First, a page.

Maximizing Your Lifetime Social Security Benefits As a Married Couple

By Jonathan Peterson

Copyright © 2018 by AARP. All rights reserved.

If you’re a married couple and you have a little financial flexibility, you need to work together to maximize your lifetime benefits. You’re not living in separate bubbles — who claims what and when affects the other.

Claim and suspend is no longer available

The claim-and-suspend strategy (also known as file and suspend) provided a way for married couples to maximize benefits received over a lifetime. A breadwinner could file for Social Security at full retirement age but immediately “suspend” the claim, potentially allowing a spouse to begin collecting spousal benefits while the suspended retirement benefit increased at the rate of 8 percent a year. But in late 2015, Congress voted to prohibit this marital claiming strategy after April 30, 2016.

Claim now, claim later is also banned for many

Congress also put major limits on a marital claiming strategy known as a “restricted application” or double dipping, and it is now available only to those born before January 2, 1954 (turning 62 before January 2, 2016). In this approach, one spouse claims spousal benefits when she reaches her full retirement age. Later, ideally when she turns 70, she switches from spousal benefits to her own earned retirement benefit, which will have grown to its maximum amount because of the delay in claiming it. This strategy potentially worked for couples who each had earned retirement benefits.

But married couples still can coordinate — and you should

Even though marital claiming strategies have been restricted, married spouses still have an advantage that single individuals don’t enjoy: They can coordinate their Social Security claims in a way that works best for their household. Yes, it’s common sense. Still, couples do not always stop and think about how their claiming decisions may affect each other.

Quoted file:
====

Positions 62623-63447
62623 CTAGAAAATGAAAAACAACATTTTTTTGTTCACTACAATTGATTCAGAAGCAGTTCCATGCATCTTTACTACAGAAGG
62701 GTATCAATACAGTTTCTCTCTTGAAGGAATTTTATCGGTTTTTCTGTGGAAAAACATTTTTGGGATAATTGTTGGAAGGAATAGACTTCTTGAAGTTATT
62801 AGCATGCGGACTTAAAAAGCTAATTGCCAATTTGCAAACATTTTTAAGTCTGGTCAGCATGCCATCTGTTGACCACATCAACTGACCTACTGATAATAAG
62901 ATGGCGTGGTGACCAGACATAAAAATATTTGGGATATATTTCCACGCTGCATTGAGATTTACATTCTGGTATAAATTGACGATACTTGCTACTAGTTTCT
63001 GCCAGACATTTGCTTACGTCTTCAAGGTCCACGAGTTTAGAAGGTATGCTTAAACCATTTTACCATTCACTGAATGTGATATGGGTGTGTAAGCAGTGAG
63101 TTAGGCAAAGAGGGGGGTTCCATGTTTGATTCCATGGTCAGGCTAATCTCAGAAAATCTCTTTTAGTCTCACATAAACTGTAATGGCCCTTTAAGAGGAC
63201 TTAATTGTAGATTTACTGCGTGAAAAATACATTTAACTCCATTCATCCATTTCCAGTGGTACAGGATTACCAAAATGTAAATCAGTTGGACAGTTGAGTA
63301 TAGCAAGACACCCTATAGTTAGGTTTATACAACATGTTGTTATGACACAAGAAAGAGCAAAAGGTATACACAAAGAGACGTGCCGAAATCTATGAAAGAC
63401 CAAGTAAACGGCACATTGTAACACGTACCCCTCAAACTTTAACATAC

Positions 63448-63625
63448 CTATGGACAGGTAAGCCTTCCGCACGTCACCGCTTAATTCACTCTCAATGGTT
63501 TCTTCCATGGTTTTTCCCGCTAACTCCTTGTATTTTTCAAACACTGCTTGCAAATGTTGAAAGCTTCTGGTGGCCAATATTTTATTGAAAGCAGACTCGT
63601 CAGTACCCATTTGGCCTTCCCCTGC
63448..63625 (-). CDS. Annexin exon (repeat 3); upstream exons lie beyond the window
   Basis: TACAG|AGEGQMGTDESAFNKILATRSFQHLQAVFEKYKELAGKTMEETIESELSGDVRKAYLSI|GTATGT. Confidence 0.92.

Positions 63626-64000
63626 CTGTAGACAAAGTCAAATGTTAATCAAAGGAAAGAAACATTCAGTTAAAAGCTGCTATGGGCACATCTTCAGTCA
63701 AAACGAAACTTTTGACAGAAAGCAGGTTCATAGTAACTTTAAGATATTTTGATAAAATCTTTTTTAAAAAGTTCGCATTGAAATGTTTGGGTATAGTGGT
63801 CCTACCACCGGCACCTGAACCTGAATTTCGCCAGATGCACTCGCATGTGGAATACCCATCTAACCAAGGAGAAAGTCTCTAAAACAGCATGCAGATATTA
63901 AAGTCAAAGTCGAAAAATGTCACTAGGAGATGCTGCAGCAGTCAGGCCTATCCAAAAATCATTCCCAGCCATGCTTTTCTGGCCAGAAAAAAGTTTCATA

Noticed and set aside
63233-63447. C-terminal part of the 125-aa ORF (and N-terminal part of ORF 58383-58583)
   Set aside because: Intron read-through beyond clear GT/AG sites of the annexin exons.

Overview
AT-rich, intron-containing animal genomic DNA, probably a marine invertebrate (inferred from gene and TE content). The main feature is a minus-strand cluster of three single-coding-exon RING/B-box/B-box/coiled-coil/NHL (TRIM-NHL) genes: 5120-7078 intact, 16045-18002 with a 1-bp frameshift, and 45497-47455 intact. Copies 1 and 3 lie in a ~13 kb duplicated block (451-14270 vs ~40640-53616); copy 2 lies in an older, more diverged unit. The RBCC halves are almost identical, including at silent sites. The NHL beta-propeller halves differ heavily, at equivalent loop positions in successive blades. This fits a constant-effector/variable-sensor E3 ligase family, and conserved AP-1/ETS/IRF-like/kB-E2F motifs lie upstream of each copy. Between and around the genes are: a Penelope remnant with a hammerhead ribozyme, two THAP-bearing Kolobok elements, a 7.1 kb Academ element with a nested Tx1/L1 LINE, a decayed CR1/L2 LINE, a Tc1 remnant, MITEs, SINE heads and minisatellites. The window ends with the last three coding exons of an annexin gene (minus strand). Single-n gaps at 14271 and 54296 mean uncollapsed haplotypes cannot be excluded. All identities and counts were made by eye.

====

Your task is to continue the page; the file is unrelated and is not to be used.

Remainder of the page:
Married or not, there are several variables for everyone to consider in claiming benefits, including age, financial need, how long you expect to live, and whether you get more peace of mind from locking in the income sooner or waiting for a bigger benefit later.

But couples have more flexibility than singles to create a strategy that involves two streams of Social Security. They also have more reason to think hard about survivor benefits. Here are some things married couples can keep in mind about claiming Social Security:

  • It sometimes makes sense for lower-earning spouses to claim their own retirement benefits sooner, while the primary earner holds off claiming, potentially until age 70. This approach works best if the main breadwinner has a much larger retirement benefit than the lower-earning spouse. (But keep in mind that there is a significant reduction for early claiming.)
  • If both spouses have earned retirement benefits, and they can afford to wait, they will be rewarded with significantly higher Social Security income. It’s simple math: The increases for delayed retirement claiming are magnified if they apply to two members of the family rather than just one.
  • Life expectancy is always a consideration in when to claim, but it cuts both ways. If you do not expect to live much longer, it may make sense to claim Social Security sooner. If you expect to live a long life, this is an added reason to hold off claiming if possible.

But married partners have another question to consider: If the primary earner dies, how much will the widow or widower need Social Security to support his or her standard of living? The greater the need, the more reason the primary earner has to delay claiming. This may be a greater concern for wives than for husbands. The survivor is typically a woman, and women on average live longer than men do, so they need to finance a lengthier period of old age.